Page  00000003 III. Recent Developments In an earlier configuration, [Oliveros, 1995] modulation of the read/write sample rate of of the Reson8 delay programs was controlled through two functions suggested by front panel controls of the PCM 42 - a combination wave shape and depth control and a rate control. As with the use of the foot pedal on the PCM 42, this has the effect of modulating the pitch of whatever sound is being delayed. It soon becomes evident that leaving the depth and/or rate parameters unvaried can become very static musically. The modulation is more interesting when a more complex modulation function incorporating random variations is substituted. To implement this I programmed various modulation algorithms such that the user chooses the algorithm ("ModType" in Figure 1) and then varies some aspect of it ("ModCtrl"). The precision of control in the Reson8 program allows the use of just tuning intervals in two types of step wise modulation functions. Because the algorithm patches are modular, I can easily modify or replace them. One algorithm (named "LightningBox") is actually an editable (though not in performance) sequence of the other algorithms. In the block diagram [Figure 2] the second PCM 42 can be a channel of the Reson8. A solution to function proliferation is illustrated by the "7OSrc" function which controls the mix of the delay output signals fed to the PCM 70 effects processor (mostly used for adding ambiance effects.) As the control pedal is varied from minimum to maximum, first one output is increased to its maximum, then the other output, and finally the first is decreased to its minimum. Similar algorithms are used for other signal routing functions for more complex setups, including controlling input levels from multiple microphones with a single pedal. I have extended the memory function of the multifunction pedal display to allow the user to store and load sets of function settings during performance, again using the switches on the MIDI pedalboard. Smoothing added to appropriate functions keeps abrupt jumps in values at bay. These presets are saved automatically and reloaded at the next startup, but sets of presets can be saved and recalled though standard Macintosh Save and Open dialog actions. Our previous implementations of computer control of the vintage PCM 42 delay meant giving up the direct analog foot pedal control, a form of control for which Oliveros in particular has developed a considerable technique. Recently I have designed, and Bob Bielecki has engineered an interface which successfully implements this computer control. This interface, the BGBox, is a hybrid digital and analog system using MIDI for computer control, but retaining the smooth foot pedal control which is so much a part of the PCM 42's use as the heart of the BIS. Extending hands-free functional control to the PCM 42's has also enabled me to design simplified installations, such as the one demonstrated here, without giving up all of the more cumbersome Reson8's advantages. In this BGBox PCM 42 interface, we wanted to preserve the smoothness of the variability of the PCM 42's voltage controlled clock oscillator. Although MIDI provides for double precision (14 bits) resolution, it is generally not feasible to quickly (over less than a fraction of a second) send a continuous stream of consecutive double precision values. A previous non-MIDI implementation using 8 bits through a serial port had sounded too discontinuous. We settled on 12 bits as adequate, and use a 12 bit D/A converter to translate digital data to the control voltage. To compromise with the data rates of MIDI, the BGBox retains 7 bit MIDI controller information, but fills in the intermediate values for 12 bit resolution with a counter controlled through two other MIDI controllers. The first sets a fixed rate of change for one data point to count to the next. The second turns on or off a function which sets the rate of change calculated from the time between the previous data points. Between these two options, very smooth modulation of the voltage controlled oscillator can be generated without too much MIDI overhead. For discrete step wise values, we use another MIDI controller to poke a value directly into the D/A converter. Because of the significant drift of the PCM 42' s clock oscillator, we decided 7 bits was enough useful resolution. To retain direct foot pedal analog control of the clock oscillator, the voltages from the computer control D/A converter and the foot pedal are summed after each are scaled through MIDI controlled amplifiers whose gains are set through two more MIDI controllers. Although not used in the basic BIS station demonstrated here, the proportions of control may be varied and the analog PCM 42 pedal now can have a sensitivity control. Computer control of the feedback function is effected with another MIDI controlled amplifier which varies the gain in the feedback loop accessed through the feedback jack on the PCM 42. The infinite repeat function is also controlled through other MIDI controllers. These controls are incorporated in the "Feedback" function in Figure 1. Other MIDI controllers operate the two front panel buttons which increment and decrement the length of the digital delay memory (set by the user with the function "BGDelTi" in Figure 1.) Still another controller strobes the delay time display data back to the interface. I have adapted the modulation algorithms used with the Reson8 for the different control range and smoothing options of the BGBox. Sadly, precise just intonation oriented modulations are not possible with the BGBox controlled PCM 42 due to temperature drift of its analog clock oscillator. Of course, new algorithms are sure to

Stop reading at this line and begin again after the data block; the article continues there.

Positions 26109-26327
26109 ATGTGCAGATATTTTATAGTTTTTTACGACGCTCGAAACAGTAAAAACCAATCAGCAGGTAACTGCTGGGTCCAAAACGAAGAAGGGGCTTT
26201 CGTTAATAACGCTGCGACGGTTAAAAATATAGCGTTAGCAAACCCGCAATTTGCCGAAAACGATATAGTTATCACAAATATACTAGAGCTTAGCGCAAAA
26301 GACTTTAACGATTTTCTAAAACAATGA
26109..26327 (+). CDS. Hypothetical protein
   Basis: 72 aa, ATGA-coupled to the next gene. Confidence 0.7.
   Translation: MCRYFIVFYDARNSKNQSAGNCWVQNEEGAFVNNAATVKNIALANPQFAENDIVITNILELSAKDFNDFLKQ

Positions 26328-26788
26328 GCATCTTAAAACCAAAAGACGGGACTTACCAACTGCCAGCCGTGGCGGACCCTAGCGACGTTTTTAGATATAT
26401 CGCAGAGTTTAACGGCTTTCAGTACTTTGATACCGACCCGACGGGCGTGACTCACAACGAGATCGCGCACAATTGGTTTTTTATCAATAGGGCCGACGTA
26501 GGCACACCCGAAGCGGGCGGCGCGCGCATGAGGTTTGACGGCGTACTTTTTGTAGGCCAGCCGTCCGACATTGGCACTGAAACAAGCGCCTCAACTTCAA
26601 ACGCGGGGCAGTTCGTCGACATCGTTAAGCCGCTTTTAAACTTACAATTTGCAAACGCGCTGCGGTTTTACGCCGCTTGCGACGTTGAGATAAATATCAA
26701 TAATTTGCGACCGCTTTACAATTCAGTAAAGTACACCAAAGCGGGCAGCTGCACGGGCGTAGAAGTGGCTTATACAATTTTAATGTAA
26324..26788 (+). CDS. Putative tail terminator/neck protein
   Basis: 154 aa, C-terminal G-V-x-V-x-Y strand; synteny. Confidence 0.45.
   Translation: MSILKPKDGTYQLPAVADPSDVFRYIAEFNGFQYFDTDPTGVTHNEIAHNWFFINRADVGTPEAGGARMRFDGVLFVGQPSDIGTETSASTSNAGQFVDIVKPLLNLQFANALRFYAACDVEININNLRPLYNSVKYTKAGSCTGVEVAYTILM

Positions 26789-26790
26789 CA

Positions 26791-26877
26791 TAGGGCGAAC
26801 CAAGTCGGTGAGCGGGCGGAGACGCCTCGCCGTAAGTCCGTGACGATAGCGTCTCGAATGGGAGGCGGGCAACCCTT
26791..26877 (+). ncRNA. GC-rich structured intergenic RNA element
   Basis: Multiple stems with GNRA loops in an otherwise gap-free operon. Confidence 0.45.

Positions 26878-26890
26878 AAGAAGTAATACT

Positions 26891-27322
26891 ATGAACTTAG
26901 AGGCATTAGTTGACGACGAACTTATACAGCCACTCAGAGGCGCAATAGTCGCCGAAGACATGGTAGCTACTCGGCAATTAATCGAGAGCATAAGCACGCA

Page  00000004 emerge with future development and performance. Adding computer control to the PCM 42 has meant a proliferation of functions to control. Not illustrated here is a "Switch" function which toggles between two multifunction pedal screens, almost doubling the number of functions. I have experimented with small modifications which add switching capabilities to a stock foot pedal and Bielecki is investigating instrument mounted controllers. Also planned is a real time sequencer function to allow a performer to record, save and playback controller manipulations in performance. As ever, the Expanded Instrument System will continue to evolve and be adapted to its users needs. Mic ie Preamps PM7 Optional, from/to otherIr From other stations stations VCO Pedals MIDI Pedalboard _ in out MIDI Interface Signal type ~Audio~ Macintosh Sra Multi- Input Du2OMIDI function Level_____ Peda PealsPowerbook Control Figure 2. Block diagram, of a basic Expanded Instrument System. station - others are similar conceptually. The PCM~ 42 is an analog-controlled digital delay from Lexicon. The PCM~ 70 is a M~IDI-controlled digital effcts processor, also from Lexicon. The BGbox is a custom M~IDI controlled interface which adds M~IDI control of many of the PCM 42 's front panel controls. The Mic Prealmps and Line Mixer are sections of a Mackie 1202. The Niche ACM is a set of 8 MIDI controlled resistors used for gain control of audio signals. The MIDI Pedalboard is a Rolls MIDI Wizard foot switch board which also converts expression pedals to MIDI continuous controller data. The House M~ixer distributes outputs to speakers surrounding the audience. Acknowledgement The Expanded Instrument System and Deep Listening Band are projects of the PaLuline Oliveros Foundation, which holds trademarks for the names "Expanded Instrument System" and "Deep Listening." More information and a discography can be found at <http://www.deeplistening. org>. References [BaLrriere, Freed, BaLisnee, and Baudot, 1989] JeaLn-Baptiste Barriere, Adrean Freed, Pierre-FraLncois Baisnee, and MaLrieDominique Baudot, "A Digital Signal Multiprocessor and a Musical Application," Proceedings of the Inzternational Computer Music Conference,, (Computer Music Association, 1989) pp. 17-20. [Oliveros, 1984] Pauline Oliveros, "On Sonic Meditation" and "Meditation Project," Software for People: Collected Essays 1963-1980 (Baltimore, MD: Smith Publications, 1984) pp. 138-164. [Oliveros, 1995] Pauline Oliveros, "Acoustic and Virtual Space as a Dynamic Element of Music," Leonardo 1Music Journal, Volume 5, 19-22 (1995). [Oliveros and PaLnaiotis, 1991] Pauline Oliveros and PaLnaiotis, "Expanded Instrument System (EIS)," Proceedings of the Inzternational Computer Music Conference, (Montreal: 1991) pp. 404-407.